The company does not dispute Coats’ claim that he never came to work under the influence of tetrahydrocannabinol, or THC, the psychoactive ingredient in the cannabis plant, according to his lawyer, Michael Evans. Coats said he never received a poor performance review while at Dish.
Coats failed a saliva test which can detect the presence of THC in the system, though not the amount or the type, said Evans, principal of the Evans Law Firm in Denver. Like urine tests, the preferred method for employers, saliva tests can’t identify the active component of THC that creates the euphoria often associated with using pot.
“We don’t dispute that THC was in his system,” Evans said in an interview. “THC is not enough. You need to have THC plus something. THC plus poor work performance. THC plus red, bloodshot eyes. THC plus the smell of marijuana.”
In the weeks between failing the drug test and his termination in June 2010, Coats said his supervisors seemed unsure how to proceed.
“I actually had a couple meetings with them,” Coats said. “They definitely seemed conflicted. I guess they had never had this come up before.”
Bob Toevs, a spokesman for Englewood, Colorado-based Dish, declined to comment directly on Coats’ case.
“As a national company, DISH is committed to its drug-free workplace policy and compliance with federal law, which does not permit the use of marijuana, even for medicinal purposes,” Toevs said in an e-mail.
Employers in Colorado cannot fire someone for an off-duty activity that is legal, Evans said. Dish argued that “Coats’ marijuana use cannot be a ‘lawful’ activity,” when it violates federal law, according to legal briefs filed in the case.
Coats has yet to find a job since Dish fired him three years ago.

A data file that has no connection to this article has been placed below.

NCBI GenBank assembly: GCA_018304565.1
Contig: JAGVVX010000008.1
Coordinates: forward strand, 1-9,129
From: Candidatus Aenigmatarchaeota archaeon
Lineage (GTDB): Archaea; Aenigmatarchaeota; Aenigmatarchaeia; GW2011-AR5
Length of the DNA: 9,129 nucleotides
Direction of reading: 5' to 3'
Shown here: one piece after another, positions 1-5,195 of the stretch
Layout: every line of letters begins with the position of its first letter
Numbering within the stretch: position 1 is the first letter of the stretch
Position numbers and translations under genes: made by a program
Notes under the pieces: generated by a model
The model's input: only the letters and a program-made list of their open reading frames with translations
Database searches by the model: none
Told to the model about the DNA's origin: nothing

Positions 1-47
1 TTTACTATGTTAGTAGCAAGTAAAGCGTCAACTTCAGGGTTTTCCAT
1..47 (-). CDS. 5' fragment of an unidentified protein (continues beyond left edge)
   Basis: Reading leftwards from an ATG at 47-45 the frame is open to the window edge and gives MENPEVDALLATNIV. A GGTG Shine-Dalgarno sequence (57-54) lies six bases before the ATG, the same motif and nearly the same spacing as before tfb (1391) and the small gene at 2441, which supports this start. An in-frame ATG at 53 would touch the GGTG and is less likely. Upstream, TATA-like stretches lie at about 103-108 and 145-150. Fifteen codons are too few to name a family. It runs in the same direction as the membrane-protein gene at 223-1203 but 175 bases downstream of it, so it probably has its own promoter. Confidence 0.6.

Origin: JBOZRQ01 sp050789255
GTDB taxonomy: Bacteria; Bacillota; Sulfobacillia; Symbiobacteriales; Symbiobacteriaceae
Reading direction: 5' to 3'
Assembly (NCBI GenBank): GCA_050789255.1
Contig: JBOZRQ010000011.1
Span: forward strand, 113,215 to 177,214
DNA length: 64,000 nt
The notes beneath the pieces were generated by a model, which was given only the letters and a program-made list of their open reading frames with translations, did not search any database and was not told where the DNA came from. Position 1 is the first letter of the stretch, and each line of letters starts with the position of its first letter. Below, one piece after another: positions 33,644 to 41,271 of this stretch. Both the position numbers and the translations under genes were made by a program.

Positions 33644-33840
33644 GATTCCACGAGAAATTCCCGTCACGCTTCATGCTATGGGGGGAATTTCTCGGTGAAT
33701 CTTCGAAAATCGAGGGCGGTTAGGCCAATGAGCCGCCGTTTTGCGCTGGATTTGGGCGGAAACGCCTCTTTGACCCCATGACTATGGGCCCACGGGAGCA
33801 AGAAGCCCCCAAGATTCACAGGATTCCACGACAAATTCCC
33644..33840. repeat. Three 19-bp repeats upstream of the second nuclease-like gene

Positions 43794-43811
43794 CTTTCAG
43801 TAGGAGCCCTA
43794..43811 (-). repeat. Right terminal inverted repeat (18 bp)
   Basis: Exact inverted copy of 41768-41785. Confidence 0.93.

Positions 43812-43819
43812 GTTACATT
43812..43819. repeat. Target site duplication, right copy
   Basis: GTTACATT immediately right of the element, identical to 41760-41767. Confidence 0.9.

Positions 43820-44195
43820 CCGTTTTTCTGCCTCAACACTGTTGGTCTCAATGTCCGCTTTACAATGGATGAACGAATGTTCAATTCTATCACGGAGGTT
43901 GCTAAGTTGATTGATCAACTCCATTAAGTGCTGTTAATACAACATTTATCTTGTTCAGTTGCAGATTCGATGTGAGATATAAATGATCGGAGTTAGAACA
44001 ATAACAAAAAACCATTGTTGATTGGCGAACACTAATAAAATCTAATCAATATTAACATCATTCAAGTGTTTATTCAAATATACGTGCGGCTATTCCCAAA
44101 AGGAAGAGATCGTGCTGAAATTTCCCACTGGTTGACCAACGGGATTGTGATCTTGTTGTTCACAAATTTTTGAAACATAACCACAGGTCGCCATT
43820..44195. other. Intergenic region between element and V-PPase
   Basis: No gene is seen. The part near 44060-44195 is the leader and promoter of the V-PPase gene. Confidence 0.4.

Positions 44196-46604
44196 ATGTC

In April, the Colorado Court of Appeals upheld his termination ruling that while his use of marijuana was lawful under state law, it was prohibited by federal statute. Coats has appealed to the state Supreme Court, which has yet to say if will hear his case.
Voters in Washington and Colorado legalized pot a year ago. In an Aug. 29 memo, U.S. Deputy Attorney General James Cole said the Justice Department wouldn’t intervene in the states’ pot regulations, so long as they prevented out-of-state distribution, access to minors, impaired driving and kept revenue from going to gangs and cartels.
In Congress, Senate Judiciary Committee Chairman Patrick Leahy, a Vermont Democrat, said in an Aug. 26 statement that “these state laws should be respected.”
Drug tests like the one Coats failed typically detect a metabolite of THC in fatty tissue that can remain for months, while cocaine typically washes out of the body within a day or two, according to Paul Armentano, deputy director of Norml, the organization that advocates for marijuana legalization.
Borek’s group is developing advice for companies seeking to amend drug policies to reflect changes in state laws. One option is to allow someone in a safety-sensitive job, such as driving a truck or fork lift, to go on job-protected leave or move to a different position until they stop using medical marijuana.
A House bill from California Republican Dana Rohrabacher to give state marijuana laws priority over the U.S. Controlled Substances Act has 20 co-sponsors, ranging from Arizona Democrat Raul Grijalva, among the most liberal members of Congress, to Justin Amash of Michigan and Steve Stockman of Texas, both Republicans.
For Coats, that change can’t come soon enough.
“I need marijuana to live my life,” he said.